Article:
International Ocean Discovery Program (IODP) Expedition 351 drilled a rear-arc sedimentary succession ~50 km west of the Kyushu-Palau Ridge, an arc remnant formed by rifting during formation of the Shikoku Basin and the Izu-Bonin-Mariana arc. The ~1-km-thick Eocene to Oligocene deep-marine volcaniclastic succession recovered at Site U1438 provides a unique opportunity to study a nearly complete record of intra-oceanic arc development, from a rear-arc perspective on crust created during subduction initiation rather than supra-subduction seafloor spreading. Detailed facies analysis and definition of depositional units allow for broader stratigraphic analysis and definition of lobe elements. Patterns in gravity-flow deposit types and subunits appear to define a series of stacked lobe systems that accumulated in a rear-arc basin. The lobe subdivisions, in many cases, are a combination of a turbidite-dominated subunit and an overlying debris-flow subunit. Debris flow–rich lobe-channel sequences are grouped into four, 1.6–2 m.y. episodes, each roughly the age range of an arc volcano. Three of the episodes contain overlapping lobe facies that may have resulted from minor channel switching or input from a different source. The progressive up-section coarsening of episodes and the increasing channel-facies thicknesses within each episode suggest progressively prograding facies from a maturing magmatic arc. Submarine geomorphology of the modern Mariana arc and West Mariana Ridge provide present-day examples that can be used to interpret the morphology and evolution of the channel (or channels) that fed sediment to Site U1438, forming the sequences interpreted as depositional lobes. The abrupt change from very thick and massive debris flows to fine-grained turbidites at the unit III to unit II boundary reflects arc rifting and progressive waning of turbidity current and ash inputs. This interpretation is consistent with the geochemical record from melt inclusions and detrital zircons. Thus, Site U1438 provides a unique record of the life span of an intra-oceanic arc, from inception through maturation to its demise by intra-arc rifting and stranding of the remnant arc ridge.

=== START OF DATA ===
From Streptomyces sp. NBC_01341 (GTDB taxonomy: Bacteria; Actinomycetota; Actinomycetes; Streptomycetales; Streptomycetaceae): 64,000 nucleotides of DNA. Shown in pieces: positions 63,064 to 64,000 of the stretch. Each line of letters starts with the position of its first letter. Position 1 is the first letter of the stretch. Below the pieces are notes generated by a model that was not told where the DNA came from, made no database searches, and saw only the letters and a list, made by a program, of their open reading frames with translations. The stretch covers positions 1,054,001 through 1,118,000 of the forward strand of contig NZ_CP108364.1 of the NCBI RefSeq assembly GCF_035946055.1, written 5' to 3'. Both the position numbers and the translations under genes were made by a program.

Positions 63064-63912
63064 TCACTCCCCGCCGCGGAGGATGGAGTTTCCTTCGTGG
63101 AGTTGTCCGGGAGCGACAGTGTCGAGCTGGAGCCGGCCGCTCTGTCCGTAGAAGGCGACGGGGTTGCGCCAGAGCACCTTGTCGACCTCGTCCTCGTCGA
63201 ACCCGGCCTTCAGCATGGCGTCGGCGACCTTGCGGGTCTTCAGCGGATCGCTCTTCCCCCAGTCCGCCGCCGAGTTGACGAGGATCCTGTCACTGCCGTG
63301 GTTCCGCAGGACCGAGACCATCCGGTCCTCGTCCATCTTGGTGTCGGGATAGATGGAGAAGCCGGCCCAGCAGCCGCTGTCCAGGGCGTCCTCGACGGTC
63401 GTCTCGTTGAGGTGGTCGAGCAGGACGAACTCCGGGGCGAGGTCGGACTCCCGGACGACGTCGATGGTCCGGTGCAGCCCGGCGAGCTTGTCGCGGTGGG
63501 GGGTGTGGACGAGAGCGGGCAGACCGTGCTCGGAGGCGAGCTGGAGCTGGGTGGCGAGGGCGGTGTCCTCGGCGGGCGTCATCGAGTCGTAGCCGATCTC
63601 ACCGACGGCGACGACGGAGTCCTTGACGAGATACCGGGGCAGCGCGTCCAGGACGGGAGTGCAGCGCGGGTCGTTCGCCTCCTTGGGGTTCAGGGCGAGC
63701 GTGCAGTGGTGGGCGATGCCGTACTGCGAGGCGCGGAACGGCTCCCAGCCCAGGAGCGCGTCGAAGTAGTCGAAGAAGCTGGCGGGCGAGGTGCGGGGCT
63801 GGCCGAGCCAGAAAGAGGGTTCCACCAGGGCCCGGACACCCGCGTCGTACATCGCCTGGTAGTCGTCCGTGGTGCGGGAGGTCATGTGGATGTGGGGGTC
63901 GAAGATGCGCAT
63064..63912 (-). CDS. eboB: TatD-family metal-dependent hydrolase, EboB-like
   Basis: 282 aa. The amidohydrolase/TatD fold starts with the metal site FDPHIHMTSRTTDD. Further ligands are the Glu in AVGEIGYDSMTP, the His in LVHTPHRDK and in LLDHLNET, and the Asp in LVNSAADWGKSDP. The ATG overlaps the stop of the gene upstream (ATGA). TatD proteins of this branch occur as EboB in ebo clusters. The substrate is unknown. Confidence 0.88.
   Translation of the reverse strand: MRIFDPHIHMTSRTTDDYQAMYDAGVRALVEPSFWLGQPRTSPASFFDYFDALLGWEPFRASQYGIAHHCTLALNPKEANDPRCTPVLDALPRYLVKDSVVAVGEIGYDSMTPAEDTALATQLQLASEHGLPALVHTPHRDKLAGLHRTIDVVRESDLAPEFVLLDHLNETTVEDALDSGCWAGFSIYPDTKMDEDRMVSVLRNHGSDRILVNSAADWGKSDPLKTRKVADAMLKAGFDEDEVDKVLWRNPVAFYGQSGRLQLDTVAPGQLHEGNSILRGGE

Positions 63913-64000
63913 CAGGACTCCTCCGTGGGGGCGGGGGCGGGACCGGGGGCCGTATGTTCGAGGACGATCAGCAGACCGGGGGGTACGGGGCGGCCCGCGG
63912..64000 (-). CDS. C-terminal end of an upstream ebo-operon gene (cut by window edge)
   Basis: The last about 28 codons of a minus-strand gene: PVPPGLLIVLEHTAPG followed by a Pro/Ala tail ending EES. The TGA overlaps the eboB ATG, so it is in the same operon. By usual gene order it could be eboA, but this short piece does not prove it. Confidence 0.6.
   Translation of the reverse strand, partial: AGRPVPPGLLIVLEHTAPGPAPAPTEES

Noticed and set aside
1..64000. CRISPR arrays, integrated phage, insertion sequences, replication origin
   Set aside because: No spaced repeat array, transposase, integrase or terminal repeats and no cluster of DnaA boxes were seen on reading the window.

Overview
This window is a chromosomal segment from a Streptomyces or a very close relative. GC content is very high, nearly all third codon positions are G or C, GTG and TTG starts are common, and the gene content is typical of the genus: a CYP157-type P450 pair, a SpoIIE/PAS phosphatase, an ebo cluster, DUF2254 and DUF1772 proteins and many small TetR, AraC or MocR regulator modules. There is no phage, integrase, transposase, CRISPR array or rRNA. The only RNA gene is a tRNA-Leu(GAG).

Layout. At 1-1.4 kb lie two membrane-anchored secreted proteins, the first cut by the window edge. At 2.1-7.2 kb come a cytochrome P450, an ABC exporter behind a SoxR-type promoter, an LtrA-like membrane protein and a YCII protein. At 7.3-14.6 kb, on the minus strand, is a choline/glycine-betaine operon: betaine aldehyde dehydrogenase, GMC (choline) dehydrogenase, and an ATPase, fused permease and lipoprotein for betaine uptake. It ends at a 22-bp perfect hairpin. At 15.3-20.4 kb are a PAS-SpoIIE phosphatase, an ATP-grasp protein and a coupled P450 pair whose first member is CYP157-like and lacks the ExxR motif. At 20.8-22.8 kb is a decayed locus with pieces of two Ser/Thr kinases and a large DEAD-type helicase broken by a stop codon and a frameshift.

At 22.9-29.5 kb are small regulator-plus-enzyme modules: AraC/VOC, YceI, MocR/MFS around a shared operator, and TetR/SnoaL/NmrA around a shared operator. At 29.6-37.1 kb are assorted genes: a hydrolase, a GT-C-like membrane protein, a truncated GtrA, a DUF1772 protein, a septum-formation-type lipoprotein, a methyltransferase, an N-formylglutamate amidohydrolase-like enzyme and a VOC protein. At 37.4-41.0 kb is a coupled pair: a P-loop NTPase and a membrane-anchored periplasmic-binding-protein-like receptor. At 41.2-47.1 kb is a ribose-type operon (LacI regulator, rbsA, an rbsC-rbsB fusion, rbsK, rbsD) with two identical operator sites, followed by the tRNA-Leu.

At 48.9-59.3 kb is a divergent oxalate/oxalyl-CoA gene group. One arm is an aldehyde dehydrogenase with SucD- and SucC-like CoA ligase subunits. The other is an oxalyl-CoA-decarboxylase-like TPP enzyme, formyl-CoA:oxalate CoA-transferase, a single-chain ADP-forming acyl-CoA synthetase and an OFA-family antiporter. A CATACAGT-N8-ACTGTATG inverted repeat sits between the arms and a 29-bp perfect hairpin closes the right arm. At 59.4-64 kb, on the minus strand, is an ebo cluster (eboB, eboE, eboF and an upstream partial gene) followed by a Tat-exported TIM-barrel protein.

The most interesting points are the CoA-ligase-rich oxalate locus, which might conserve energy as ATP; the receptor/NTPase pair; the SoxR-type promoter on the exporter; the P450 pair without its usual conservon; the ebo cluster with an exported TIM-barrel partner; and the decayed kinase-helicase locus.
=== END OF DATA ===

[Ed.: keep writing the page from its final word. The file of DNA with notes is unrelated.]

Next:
Intra-oceanic submarine arc evolution recorded in an ~1-km-thick rear-arc succession of distal volcaniclastic lobe deposits
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Kyle Johnson, Kathleen M. Marsaglia, Philipp A. Brandl, Andrew P. Barth, Ryan Waldman, Osamu Ishizuka, Morihisa Hamada, Michael Gurnis, Ian Ruttenberg; Intra-oceanic submarine arc evolution recorded in an ~1-km-thick rear-arc succession of distal volcaniclastic lobe deposits. Geosphere 2021; doi: https://doi.org/10.1130/GES02321.1
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